- Studying Politics in an Urban World: Research Traditions and New Directions
- Intralocal Competition and Cooperation
- Urban Politics and the New Institutionalism
- Urban Governance
- Elections and Policy Responsiveness
- Urban Politics as Multilevel Analysis
- Cities in Intergovernmental Systems
- Bureaucracy and Democracy in Local Government
- Reforming Local Government Institutions and the New Public Management
- A Place to Party?: Parties and Nonpartisanship in Local Government
- Local Democracy and Citizenship
- Neighborhoods and Civic Practice
- Social Movements in Urban Politics: Trends in Research and Practice
- Social Capital
- The Centrality of Racial and Ethnic Politics in American Cities and Towns
- Poverty and Social Exclusion
- Polarization and Enclaves in Cities
- Immigrant Incorporation into Urban Politics
- Cultural Conflicts, Religion, and Urban Politics
- What Cities Do: How Much Does Urban Policy Matter?
- Setting City Agendas: Power and Policy Change
- The Politics of Urban Growth and Decline
- Competitive Cities
- Urban Violence in the United States and France: Comparing Los Angeles (1992) and Paris (2005)
- Cities and the Politics of Sustainability
- Justice, Urban Politics, and Policy
- Cities and Politics in the Developing World: Why Decentralization Matters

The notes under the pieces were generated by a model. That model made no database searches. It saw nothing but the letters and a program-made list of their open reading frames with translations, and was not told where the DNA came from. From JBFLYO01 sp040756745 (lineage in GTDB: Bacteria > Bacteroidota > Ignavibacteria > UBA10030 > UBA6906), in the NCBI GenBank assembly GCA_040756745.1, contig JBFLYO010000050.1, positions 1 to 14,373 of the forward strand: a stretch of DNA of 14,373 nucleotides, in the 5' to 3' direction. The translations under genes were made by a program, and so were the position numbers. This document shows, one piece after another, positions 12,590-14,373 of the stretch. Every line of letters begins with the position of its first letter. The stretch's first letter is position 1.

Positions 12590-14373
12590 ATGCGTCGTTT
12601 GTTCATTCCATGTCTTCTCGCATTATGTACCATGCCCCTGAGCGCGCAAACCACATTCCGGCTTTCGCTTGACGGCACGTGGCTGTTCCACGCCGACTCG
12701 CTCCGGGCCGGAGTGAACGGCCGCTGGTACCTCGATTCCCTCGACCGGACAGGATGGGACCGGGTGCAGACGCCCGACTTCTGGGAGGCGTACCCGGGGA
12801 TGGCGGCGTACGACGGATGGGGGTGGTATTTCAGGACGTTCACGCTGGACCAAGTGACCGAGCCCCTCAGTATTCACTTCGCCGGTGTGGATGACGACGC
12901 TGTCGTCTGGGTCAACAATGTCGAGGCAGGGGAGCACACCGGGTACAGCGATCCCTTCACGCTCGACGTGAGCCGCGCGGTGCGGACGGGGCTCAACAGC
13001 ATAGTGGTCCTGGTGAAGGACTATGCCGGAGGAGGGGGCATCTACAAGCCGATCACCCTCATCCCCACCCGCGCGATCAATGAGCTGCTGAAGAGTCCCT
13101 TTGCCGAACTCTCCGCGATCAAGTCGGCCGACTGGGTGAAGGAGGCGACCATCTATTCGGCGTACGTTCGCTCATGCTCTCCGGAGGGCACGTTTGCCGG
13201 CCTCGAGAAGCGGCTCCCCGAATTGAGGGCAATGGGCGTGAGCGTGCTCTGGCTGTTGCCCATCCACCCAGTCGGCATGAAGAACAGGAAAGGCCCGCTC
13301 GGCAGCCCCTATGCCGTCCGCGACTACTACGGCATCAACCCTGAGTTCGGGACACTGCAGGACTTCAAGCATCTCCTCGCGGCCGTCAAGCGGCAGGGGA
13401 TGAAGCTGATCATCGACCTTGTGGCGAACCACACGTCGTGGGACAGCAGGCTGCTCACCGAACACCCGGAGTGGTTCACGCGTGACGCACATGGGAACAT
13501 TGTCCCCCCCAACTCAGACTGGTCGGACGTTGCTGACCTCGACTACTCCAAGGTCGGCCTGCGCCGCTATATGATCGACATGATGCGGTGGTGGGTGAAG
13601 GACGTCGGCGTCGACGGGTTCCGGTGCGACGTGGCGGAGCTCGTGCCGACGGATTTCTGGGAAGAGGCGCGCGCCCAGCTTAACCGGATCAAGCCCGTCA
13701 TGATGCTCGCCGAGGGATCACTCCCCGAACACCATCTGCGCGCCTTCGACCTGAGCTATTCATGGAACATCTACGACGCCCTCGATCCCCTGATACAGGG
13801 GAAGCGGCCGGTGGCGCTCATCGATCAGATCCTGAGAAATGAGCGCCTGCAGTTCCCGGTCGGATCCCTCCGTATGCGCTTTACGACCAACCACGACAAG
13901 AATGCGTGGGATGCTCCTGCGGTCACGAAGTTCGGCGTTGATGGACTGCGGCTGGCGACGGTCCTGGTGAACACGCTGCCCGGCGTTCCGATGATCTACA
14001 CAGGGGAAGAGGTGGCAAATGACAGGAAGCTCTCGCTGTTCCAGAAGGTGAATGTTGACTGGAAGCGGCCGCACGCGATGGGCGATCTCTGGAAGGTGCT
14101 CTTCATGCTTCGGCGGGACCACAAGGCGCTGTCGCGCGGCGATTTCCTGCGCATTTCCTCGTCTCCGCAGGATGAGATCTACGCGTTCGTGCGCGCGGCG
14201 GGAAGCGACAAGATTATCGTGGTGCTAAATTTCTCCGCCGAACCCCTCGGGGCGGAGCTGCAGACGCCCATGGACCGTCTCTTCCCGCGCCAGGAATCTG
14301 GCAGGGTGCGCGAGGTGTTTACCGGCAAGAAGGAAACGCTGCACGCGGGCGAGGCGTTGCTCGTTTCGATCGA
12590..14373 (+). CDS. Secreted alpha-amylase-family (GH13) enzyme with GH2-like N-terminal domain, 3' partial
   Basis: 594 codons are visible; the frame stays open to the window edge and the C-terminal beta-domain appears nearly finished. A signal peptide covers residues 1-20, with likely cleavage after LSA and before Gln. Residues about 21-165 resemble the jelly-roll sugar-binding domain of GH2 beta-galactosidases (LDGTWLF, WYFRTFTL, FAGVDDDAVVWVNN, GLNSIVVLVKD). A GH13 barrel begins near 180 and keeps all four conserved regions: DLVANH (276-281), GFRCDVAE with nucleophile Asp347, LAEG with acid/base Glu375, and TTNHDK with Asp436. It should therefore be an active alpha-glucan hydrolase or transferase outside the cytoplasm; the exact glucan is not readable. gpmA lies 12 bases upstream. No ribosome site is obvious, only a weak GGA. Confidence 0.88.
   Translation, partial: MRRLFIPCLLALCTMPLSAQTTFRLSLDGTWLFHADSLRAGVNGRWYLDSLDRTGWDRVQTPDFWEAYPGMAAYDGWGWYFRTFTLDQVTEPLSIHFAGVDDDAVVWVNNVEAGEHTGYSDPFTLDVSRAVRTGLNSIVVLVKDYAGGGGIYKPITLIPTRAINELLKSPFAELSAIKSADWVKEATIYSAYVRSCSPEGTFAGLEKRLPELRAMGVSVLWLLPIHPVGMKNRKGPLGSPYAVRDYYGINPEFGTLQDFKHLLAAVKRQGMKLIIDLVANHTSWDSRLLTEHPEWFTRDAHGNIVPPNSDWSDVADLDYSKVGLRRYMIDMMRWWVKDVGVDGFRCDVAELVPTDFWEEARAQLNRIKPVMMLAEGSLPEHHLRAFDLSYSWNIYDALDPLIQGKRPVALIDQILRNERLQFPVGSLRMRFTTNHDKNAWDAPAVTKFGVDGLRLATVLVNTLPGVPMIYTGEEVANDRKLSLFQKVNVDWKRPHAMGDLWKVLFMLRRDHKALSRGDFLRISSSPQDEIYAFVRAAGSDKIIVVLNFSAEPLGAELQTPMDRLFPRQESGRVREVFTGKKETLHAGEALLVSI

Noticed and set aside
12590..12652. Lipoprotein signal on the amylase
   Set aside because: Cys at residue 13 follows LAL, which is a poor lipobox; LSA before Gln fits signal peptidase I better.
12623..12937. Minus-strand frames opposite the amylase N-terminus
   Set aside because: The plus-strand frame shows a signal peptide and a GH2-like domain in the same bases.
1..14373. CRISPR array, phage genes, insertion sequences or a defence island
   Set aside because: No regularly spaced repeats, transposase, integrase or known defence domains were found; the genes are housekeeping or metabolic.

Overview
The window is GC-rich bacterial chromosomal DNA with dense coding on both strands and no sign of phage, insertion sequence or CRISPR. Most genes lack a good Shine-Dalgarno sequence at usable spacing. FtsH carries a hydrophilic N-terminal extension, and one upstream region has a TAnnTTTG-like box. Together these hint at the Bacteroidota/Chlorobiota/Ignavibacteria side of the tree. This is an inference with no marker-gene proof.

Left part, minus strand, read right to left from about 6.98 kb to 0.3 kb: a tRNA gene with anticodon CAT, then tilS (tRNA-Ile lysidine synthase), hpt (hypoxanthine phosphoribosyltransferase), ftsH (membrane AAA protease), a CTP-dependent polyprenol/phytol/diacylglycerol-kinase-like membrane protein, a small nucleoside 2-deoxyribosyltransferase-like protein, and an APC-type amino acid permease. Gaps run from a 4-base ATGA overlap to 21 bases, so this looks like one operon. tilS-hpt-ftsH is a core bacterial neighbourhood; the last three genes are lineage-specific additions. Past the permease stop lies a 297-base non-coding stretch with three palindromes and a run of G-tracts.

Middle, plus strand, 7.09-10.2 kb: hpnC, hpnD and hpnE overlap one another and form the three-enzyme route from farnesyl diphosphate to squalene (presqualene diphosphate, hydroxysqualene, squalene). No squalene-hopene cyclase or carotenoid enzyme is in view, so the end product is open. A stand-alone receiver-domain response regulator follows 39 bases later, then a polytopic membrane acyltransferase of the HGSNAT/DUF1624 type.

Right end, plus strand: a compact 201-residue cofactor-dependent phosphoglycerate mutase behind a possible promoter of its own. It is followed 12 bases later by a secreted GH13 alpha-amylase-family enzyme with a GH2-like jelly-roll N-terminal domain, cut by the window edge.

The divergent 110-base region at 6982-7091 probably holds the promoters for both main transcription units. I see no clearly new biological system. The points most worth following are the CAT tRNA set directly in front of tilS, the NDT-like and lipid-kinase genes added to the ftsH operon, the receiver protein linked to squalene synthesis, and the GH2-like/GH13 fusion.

- The Wired City: A New Face of Power?: A Citizen Perspective
- Suburban Politics
- Building Metropolitan Institutions
- Emerging Research Agendas
Abstract and Keywords
This article compares urban violence in the United States and France, particularly the 1992 collective violence in California and the riots of 2005 in Paris. It investigates the basis of these disorders, and examines whether they can be explained as the major product of economic disadvantage and social prejudice of the so-called deprivation theory. The article also identifies policy steps that can be taken to ensure public safety when the complexity of political/bureaucratic conditions results in urban violence.
Sophie Body-Gendrot, Emeritus Professor University Paris-Sorbonne, Researcher CESDIP/CNRS/French Minister of Justice, Consultant, Urban Issues
H. V. Savitch is the Brown and Williamson Distinguished Research Professor at the University of Louisville.
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